William Eichler 10 February 2020

Urban councils call for fiscal devolution to end ‘Whitehall hand-outs’

Urban councils call for fiscal devolution to end ‘Whitehall hand-outs’  image

The UK’s urban authorities have joined forces to call on the Government to devolve power to cities and city regions in order to support them in ‘levelling up’ growth across the country.

Ahead of the upcoming Budget, Core Cities UK and London Councils have called on the Government to deliver ‘real fiscal devolution’ to enable councils to raise their own funds and be more accountable to their communities for the money they spend.

This includes reforming business rates and council tax as well as looking at options such as tourist taxes.

Core Cities UK and London Councils both warn that even if these measures were implemented, the UK will remain ‘one of the most centralised countries in the world’. This, they argue, hampers growth and productivity.

Both bodies, which together represent Belfast, Birmingham, Bristol, Cardiff, Glasgow, Leeds, Liverpool, London, Manchester, Newcastle, Nottingham and Sheffield, argue that devolution has to come with a fair funding settlement for the whole of the UK.

Local government has seen its core funding reduced by almost two thirds between 2010 and 2020. Even with the local government finance settlement, council budgets in urban areas are still 25% lower than in 2010/11.

‘Government needs to recognise that all places, whether a town or a city, are not islands and their economies rely on each other,’ said Cllr Judith Blake, chair of Core Cities UK.

‘This Budget is an opportunity to exploit our economic networks, driving growth across the whole of the UK. For that to happen we must ensure that there is fair funding for every community in the country. Wherever people live, local services are facing an uphill struggle and we must chart a new course, from austerity to prosperity.’

Cllr Peter John, chair of London Councils, commented: ‘It’s time to end the culture of local leaders and mayors from all over the country being forced to go begging to Whitehall for hand-outs each year.

‘Local communities know how best to promote economic growth and meet the needs of communities in their areas and we need to have the freedoms and powers to do so now.’

For your free daily news bulletin
Highways jobs

Social Worker - Children with Disabilities - West

Essex County Council
£30001.0 - £41000.0 per month
In Essex County Council we are "Serious about Social Work". Having recently won the Best Social Work Employer of the Year Award 2018 and been awarded England, Essex, Harlow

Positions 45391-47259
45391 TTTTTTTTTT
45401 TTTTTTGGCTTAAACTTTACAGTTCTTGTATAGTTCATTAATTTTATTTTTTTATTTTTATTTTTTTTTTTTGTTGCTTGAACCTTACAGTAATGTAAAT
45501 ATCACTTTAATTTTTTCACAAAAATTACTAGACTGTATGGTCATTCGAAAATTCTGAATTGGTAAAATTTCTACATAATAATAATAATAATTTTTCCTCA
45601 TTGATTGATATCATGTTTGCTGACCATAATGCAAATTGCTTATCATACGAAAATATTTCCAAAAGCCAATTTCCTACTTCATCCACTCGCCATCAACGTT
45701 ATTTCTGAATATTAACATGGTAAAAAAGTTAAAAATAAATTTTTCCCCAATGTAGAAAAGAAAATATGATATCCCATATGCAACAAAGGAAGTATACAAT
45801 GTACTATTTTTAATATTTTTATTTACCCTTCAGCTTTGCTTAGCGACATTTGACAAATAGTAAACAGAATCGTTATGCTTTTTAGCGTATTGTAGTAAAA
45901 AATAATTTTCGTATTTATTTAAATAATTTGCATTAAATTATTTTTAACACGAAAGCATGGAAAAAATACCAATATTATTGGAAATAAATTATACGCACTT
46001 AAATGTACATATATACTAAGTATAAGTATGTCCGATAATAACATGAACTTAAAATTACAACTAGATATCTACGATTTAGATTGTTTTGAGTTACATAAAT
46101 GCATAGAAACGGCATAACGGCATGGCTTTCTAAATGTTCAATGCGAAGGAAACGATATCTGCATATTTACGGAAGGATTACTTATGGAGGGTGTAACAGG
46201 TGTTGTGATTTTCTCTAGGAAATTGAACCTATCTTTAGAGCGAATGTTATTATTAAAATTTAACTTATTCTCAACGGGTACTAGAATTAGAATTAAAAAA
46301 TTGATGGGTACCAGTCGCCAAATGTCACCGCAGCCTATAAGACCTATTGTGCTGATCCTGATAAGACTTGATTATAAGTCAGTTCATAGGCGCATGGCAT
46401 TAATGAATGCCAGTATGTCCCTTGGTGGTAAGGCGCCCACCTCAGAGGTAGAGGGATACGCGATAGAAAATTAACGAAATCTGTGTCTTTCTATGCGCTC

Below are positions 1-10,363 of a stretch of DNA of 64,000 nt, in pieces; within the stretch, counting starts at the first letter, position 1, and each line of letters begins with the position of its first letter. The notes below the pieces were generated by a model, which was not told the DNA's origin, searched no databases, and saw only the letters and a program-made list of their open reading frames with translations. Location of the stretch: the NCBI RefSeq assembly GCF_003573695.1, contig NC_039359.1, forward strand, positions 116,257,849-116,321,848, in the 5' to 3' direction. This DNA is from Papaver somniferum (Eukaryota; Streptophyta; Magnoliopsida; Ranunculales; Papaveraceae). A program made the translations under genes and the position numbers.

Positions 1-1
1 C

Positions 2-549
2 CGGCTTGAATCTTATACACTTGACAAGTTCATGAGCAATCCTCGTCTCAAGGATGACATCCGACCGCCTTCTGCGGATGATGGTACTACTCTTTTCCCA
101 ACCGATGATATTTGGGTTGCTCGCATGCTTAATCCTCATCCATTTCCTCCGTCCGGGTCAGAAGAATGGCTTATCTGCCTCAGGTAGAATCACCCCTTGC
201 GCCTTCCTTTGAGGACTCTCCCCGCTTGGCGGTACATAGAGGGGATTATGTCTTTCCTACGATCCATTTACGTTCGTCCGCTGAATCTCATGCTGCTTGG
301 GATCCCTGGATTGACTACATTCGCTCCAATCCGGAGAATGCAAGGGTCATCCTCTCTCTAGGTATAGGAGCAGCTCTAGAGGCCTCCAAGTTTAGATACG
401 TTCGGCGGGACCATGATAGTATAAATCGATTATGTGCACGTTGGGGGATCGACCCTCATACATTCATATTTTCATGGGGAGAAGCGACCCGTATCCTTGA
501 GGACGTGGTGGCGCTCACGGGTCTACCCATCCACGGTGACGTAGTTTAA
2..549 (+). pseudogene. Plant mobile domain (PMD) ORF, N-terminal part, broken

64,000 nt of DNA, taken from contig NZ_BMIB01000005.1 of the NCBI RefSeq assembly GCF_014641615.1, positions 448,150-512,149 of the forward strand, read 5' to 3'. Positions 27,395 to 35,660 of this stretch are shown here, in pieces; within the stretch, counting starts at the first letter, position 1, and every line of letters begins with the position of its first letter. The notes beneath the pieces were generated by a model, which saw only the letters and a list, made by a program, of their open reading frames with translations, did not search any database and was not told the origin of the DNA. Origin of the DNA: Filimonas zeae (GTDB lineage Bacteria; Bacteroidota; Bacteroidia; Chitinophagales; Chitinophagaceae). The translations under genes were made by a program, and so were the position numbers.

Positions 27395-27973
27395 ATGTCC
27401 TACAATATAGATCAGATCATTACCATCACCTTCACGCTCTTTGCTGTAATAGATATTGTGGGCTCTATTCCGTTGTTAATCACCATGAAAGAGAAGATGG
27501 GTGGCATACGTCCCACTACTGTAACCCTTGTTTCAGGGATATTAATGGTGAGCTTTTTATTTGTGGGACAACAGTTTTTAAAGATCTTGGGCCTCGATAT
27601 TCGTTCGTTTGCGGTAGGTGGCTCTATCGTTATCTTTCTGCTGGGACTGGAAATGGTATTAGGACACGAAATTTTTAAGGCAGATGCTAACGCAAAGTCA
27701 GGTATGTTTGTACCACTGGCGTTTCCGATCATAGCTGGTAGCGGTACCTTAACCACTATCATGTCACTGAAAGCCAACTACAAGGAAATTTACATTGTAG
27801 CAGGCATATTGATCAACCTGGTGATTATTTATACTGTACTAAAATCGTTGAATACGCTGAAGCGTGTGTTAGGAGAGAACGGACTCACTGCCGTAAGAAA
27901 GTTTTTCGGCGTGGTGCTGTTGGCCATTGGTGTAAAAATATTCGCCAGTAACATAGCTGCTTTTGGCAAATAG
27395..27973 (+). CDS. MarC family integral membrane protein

Recuriter: Essex County Council

Education Legal Services Officer

Essex County Council
Please note that there are 2 positions available, 1 permanent position and 1 fixed term position for 12 months. Essex County Council has embarked upon England, Essex, Chelmsford
Recuriter: Essex County Council

Project Support Officer

The Royal Borough of Kensington & Chelsea Council
£25,833 - £29,796 per annum
This role supports the project delivery and business operations of the Asset Strategy and Short Breaks Teams, ensuring that regular business runs... Kensington and Chelsea, London (Greater)
Recuriter: The Royal Borough of Kensington & Chelsea Council

Data Administrator

The Royal Borough of Kensington & Chelsea Council
£25,833 - £29,796 per annum
You must have excellent ICT skills to include Excel and Word, plus experience of using email. Kensington and Chelsea, London (Greater)
Recuriter: The Royal Borough of Kensington & Chelsea Council

Team Manager - Corporate Support

Epping Forest District Council
£33,500 - £36,401 (doe) plus excellent benefits
To be successful you will have previous experience in a Team Management role in service delivery with a focus on continuous improvement. Essex
Recuriter: Epping Forest District Council

Public Property

Latest issue - Public Property News

This issue of Public Property examines how public sector organisations can unlock the hidden value in their land, and why a new approach to construction could help boost the outcomes of the Government’s One Public Estate programme.

The December issue also considers why learnings from ancient cities could provide the key to promoting wellbeing in the modern built environment. It also contains a case study on how the London Borough of Westminster has provided high quality care for the elderly alongside a block of luxury apartments.

Register for your free digital issue